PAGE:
Victorian Volunteers part 1: 1842-1883
Other dates are quoted online and in print, but I have cross checked these dates and facts with reports from newspapers of the day found in Trove.
See Cossum page 9 for an images of uniform buttons for the Volunteer Rifles from 1860-1880.
A Yeomanry (cavalry) group called the Port Phillip Volunteers was suggested in 1842, but such a force required a special parliamentary act and so did not eventuate.
In response to the outbreak of the Crimean War (also the Ballarat riots) in 1854, the Victorian Volunteer Act was passed and Melbourne and Geelong Volunteer Rifle Regiments were formed in December 1854 and January 1855 respectively. A suggested uniform was described as ” a loose tunic, a kind of “jumper” of dark green, with suitable belts etc”. A Royal Commission in 1856 recommended 13 new rifles corps.
These early volunteers had to provide their own uniforms and equipment. In 1958 the uniform tendered for by the government was recommended as a dark green coat, and a grey or “Oxford mixture” for the trousers, however the tenderers were not restricted to these colours, so long as the material was light and durable. The caps were also to be made of tweed, with white-metal ornaments. For example, in 1860 the Sandhurst Volunteer Rifle Corps uniform had been decided on as “invisible green cloth” with red facings, black braid and shako hat, for £4 10s. They may have looked smart, but the volunteers were not held in high regard by the public.
“… however pretty a uniform may look, it does not make its wearer a military man.”
In 1860 the British regiments in Victoria were removed to New Zealand to fight the Maori Wars, with the volunteers becoming responsible for the whole defence of the state.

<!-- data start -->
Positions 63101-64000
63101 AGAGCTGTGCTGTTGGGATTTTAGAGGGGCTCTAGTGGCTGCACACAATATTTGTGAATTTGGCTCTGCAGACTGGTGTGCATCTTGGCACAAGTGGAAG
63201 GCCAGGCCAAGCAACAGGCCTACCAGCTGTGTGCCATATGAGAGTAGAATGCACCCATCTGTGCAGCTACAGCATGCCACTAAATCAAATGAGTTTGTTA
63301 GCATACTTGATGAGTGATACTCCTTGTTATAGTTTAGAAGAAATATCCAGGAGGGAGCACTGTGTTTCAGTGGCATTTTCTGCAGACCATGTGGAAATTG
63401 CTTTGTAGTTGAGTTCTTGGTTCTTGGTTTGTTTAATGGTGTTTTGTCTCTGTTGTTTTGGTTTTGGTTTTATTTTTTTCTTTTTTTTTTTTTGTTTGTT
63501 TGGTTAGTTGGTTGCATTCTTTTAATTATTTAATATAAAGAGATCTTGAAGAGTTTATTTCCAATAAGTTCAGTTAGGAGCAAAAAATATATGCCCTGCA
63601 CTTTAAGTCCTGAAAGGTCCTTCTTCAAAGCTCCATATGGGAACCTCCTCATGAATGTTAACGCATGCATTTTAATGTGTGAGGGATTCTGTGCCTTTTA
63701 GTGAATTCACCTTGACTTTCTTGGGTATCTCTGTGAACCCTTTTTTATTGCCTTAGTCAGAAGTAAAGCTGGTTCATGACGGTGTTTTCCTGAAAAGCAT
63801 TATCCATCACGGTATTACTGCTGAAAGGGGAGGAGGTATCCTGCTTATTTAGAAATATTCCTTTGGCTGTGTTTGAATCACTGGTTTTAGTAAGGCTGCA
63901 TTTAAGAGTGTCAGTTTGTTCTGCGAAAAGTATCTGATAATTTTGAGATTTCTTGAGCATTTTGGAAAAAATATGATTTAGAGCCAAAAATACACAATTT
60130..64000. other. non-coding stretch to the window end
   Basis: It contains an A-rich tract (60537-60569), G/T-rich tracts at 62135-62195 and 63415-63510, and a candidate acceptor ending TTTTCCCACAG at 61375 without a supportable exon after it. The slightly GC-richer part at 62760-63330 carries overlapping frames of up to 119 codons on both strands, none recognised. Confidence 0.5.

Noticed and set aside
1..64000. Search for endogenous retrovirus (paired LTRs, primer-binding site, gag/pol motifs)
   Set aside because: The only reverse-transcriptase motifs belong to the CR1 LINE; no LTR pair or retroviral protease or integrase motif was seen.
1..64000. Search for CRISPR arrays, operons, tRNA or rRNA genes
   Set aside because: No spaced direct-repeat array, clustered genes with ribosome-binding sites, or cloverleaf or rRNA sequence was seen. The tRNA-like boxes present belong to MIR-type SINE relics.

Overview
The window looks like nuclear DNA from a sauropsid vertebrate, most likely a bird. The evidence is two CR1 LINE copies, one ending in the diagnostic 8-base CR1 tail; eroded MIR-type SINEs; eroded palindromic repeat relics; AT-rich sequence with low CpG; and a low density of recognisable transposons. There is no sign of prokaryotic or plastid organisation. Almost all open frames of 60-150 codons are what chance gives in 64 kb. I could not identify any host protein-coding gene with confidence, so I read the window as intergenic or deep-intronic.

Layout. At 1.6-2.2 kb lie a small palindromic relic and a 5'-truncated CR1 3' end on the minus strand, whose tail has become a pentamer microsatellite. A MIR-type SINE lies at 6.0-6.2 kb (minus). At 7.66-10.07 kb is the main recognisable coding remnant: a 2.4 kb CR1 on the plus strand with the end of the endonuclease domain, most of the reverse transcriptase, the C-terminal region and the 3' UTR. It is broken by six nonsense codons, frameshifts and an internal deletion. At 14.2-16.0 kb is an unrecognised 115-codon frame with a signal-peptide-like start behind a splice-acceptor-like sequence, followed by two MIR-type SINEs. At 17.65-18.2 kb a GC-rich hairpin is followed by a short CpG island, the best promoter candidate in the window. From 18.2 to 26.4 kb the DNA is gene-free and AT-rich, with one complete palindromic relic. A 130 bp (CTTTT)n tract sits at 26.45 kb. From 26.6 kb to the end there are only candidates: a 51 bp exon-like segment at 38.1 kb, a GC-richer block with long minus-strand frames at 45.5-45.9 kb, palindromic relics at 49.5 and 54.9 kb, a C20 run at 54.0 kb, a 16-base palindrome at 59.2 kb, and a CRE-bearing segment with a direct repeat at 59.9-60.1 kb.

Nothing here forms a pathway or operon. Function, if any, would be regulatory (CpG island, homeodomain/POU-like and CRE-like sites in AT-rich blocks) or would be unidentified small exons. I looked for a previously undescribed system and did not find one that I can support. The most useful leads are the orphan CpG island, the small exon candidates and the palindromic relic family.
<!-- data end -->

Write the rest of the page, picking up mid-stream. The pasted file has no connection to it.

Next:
In 1860 a Victorian Volunteer Mounted Rifle was formed but it was not the first mounted group. There was already a Mounted Artillery group (from at least January 1858) and the Victorian Volunteer Yeomany (cavalry) from 1855.
A Volunteer Engineer Corps was raised in 1860. In 1862-3 there was a reorganisation of the Victorian Defence Forces. All the various mounted troops were merged into one of 6 troops of the regiment of the ‘Victorian Volunteer Light Horse’ in 1862, renamed the ‘Prince of Wales Victorian Volunteer Light Horse the following year’. (See Cossum page 10). Part of the uniform was the dashing and popular scarlet “Garibaldi” jacket. They were disbanded in 1884.
In 1870 a “Telegraph and Torpedo Corps” was initiated, an interesting mixture of laying mines and telegraphing. (In the 19th century a torpedo was what would now be referred to as a mine.) It was also referred to as the “Signals and Torpedo Corps”.
All British Forces were withdrawn from Australia that year. A Permanent Victorian Artillery was then established only to be disbanded in 1880 then reformed in 1882. The Victorian Volunteer forces continued until 1883 when another reorganisation of the defence forces took place.They were mostly disbanded and replaced by a partially paid, fixed term, Victorian Militia Force. Cossum has a Militia Torpedo Corps button on page 17. He dated it 1875-1880, but the Militia Torpedo Corps was raised in 1882.